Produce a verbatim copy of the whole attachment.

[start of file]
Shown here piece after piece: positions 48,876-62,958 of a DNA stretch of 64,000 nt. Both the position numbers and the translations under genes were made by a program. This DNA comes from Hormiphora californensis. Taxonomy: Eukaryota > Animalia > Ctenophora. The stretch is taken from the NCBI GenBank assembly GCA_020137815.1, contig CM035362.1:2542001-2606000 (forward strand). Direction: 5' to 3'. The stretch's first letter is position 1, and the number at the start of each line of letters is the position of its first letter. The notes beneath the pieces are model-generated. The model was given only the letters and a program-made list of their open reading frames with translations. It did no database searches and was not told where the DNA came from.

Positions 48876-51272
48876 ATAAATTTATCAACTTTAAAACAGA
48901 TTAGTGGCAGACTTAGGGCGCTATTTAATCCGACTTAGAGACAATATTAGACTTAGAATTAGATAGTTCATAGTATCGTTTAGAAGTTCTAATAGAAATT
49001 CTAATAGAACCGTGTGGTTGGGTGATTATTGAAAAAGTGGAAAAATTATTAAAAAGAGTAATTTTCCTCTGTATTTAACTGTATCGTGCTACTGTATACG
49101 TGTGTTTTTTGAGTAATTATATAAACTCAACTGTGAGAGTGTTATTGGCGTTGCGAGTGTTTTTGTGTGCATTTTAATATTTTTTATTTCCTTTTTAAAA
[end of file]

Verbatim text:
Shown here piece after piece: positions 48,876-62,958 of a DNA stretch of 64,000 nt. Both the position numbers and the translations under genes were made by a program. This DNA comes from Hormiphora californensis. Taxonomy: Eukaryota > Animalia > Ctenophora. The stretch is taken from the NCBI GenBank assembly GCA_020137815.1, contig CM035362.1:2542001-2606000 (forward strand). Direction: 5' to 3'. The stretch's first letter is position 1, and the number at the start of each line of letters is the position of its first letter. The notes beneath the pieces are model-generated. The model was given only the letters and a program-made list of their open reading frames with translations. It did no database searches and was not told where the DNA came from.

Positions 48876-51272
48876 ATAAATTTATCAACTTTAAAACAGA
48901 TTAGTGGCAGACTTAGGGCGCTATTTAATCCGACTTAGAGACAATATTAGACTTAGAATTAGATAGTTCATAGTATCGTTTAGAAGTTCTAATAGAAATT
49001 CTAATAGAACCGTGTGGTTGGGTGATTATTGAAAAAGTGGAAAAATTATTAAAAAGAGTAATTTTCCTCTGTATTTAACTGTATCGTGCTACTGTATACG
49101 TGTGTTTTTTGAGTAATTATATAAACTCAACTGTGAGAGTGTTATTGGCGTTGCGAGTGTTTTTGTGTGCATTTTAATATTTTTTATTTCCTTTTTAAAA